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Number of Players:
Two.

The Deck:
The standard deck of 52 cards.

Object:
To feed two rats in a cage with the exact amount of captures in a suit.

The Deal:
The red cards (diamonds, hearts) are dealt to one player (the red player), the black cards (clubs, spades) are dealt to the other (the black player). These piles are shuffled separately, and eight cards from the red pile are dealt to the red player; eight cards from the black pile are dealt to the black player. The remainder of each pile forms a face down stock pile; one for each player.

Caging the Rats:
The non dealer plays two cards face up from her hand. The rank and suit of these cards, the rats, are significant; it signifies how many captures in the suit will exactly satisfy the rat. There are eight captures per player in any deal. The formula is one capture for one pip in the card. Picture card rats are worth ten captures. For example the 5heart rat signifies that five captures in hearts will satisfy the rat, the 10spade or Jspade would signify ten in spades. An ace rat signifies one capture (please see Feeding the Rats below).

The dealer then responds by caging two rats of her own.

Feeding the Rats:
The non dealer then plays another card face up from her hand. This is the first capture card. The non dealer then bids for the capture by playing another card from her hand. The dealer must either top the bid with a higher ranked card from her hand (aces are high, suits are irrelevant) or discard. Ties are resolved to the player that led. If won (that is the player that led had the higher ranked card), the capture card must be "fed" to a rat of the same suit by melding the card face down so that the rat card is partially obscured; if lost then it is discarded. The cards that were used for bidding, along with the lost capture card where appropriate, are removed from play to a face down discard pile. The non dealer then replenishes her hand with three cards from the stock pile to make her hand seven cards.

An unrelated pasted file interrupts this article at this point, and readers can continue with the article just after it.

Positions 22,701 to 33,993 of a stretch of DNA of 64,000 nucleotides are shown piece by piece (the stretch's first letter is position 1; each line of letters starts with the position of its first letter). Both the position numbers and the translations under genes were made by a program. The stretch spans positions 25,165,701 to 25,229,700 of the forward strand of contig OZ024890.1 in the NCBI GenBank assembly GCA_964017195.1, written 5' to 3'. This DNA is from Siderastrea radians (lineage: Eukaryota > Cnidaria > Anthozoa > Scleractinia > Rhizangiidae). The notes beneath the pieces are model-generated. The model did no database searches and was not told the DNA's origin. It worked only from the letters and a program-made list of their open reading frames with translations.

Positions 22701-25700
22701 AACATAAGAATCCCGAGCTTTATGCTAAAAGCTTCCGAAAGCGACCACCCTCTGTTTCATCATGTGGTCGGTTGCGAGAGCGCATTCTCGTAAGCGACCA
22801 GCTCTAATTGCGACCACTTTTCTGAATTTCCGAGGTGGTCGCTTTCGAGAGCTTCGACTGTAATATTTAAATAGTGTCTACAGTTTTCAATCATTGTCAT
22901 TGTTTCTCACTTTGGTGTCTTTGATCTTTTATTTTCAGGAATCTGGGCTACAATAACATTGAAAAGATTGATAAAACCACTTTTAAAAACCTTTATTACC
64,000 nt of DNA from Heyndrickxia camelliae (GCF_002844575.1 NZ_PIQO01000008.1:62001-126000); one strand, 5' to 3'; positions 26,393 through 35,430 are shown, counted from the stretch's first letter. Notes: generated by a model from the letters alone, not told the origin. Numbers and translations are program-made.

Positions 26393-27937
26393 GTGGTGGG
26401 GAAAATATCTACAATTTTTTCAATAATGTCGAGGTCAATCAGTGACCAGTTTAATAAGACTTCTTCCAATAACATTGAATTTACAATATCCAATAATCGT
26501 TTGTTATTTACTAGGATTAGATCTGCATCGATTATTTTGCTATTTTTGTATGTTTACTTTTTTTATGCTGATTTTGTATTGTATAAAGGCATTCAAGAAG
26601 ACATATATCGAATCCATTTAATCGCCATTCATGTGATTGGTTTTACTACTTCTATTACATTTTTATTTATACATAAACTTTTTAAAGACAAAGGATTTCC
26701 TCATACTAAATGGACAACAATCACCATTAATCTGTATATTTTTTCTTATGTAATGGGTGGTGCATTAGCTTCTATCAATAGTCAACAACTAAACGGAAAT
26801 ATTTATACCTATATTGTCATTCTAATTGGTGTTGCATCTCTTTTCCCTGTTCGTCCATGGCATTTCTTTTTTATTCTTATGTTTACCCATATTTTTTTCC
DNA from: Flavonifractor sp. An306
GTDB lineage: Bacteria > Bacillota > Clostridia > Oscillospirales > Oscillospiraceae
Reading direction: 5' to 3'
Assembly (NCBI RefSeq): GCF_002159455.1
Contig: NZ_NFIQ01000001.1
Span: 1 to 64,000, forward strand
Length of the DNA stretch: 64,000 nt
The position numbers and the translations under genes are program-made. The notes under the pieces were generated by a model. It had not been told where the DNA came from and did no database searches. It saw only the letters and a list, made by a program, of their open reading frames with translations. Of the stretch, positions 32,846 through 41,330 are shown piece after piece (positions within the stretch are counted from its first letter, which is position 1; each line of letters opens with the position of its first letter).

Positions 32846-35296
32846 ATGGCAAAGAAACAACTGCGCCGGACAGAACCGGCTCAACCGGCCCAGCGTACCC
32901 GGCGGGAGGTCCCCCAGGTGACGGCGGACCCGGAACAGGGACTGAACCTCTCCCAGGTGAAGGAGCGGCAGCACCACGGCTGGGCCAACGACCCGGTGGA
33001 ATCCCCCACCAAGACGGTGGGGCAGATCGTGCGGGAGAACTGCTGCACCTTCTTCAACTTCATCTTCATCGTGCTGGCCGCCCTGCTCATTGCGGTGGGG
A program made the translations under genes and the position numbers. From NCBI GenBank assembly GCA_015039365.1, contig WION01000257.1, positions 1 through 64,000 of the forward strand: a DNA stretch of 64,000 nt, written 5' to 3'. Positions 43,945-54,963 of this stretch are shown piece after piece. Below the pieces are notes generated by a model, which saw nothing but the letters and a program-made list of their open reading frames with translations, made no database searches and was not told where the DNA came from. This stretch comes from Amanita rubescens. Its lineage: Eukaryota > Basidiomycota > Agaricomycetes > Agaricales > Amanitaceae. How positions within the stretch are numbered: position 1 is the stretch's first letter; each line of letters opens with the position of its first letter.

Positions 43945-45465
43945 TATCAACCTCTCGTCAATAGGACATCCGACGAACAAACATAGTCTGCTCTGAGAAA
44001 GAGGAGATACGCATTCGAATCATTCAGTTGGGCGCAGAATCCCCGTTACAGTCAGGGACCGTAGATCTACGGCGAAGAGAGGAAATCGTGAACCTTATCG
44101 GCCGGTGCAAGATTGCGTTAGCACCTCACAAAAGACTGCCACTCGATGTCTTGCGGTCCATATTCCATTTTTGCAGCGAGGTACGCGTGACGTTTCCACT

For her first capture, the dealer uses the first card from her stock pile. Bidding and feeding proceed as above.

After this the game follows a standard procedure. Turns alternate between players, the next capture offered is from the player's hand instead of from the stock pile, and the player that led replenishes her hand with three cards from the stock pile until the stock pile is exhausted. The last few captures are then played from the remaining cards in the player's hand.

The player must monitor and decide which cards will be capture cards to be fed to the rats where appropriate, and which will be cards for bidding and thus discarded.

At all times both the rank and suit of the rat, and the number of captures fed to the rat, should be identifiable. A player may refer to the identity of either player's rat and the number of captures for that rat, but is not able to check the face down captures nor the discards.

With the exception of each player's first capture (explained above), or when the stock pile has run out, the player responding to a lead always bids from a hand of seven, while the player that led bids from a hand of five (after the card up for capture is offered).

Capture cards that have been fed to the rats cannot be removed. Thus if one rat is satisfied, then subsequent capture cards should be fed to the other rat; if this is not possible then the capture card/s are melded and the rat is "overfed".

The Scoring:
Capture cards score two points per capture up to the value of the rat.

If a rat is overfed then all captures for that rat score one point each instead of two.

The trick is to satisfy the rats exactly. For each satisfied rat, captures for that rat are worth five points each. If both rats are exactly satisfied then the player scores ten points per capture for all captures.

The player that scored the most points deals the next hand, and play continues until victory is claimed. In a tie the deal alternates.

To Win:
A rubber is played to 120 points, and a tie needs to be resolved in subsequent deals. Matches can be best of three rubbers if desired.

© Matthew Shields 2006


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Last updated 6th December 2006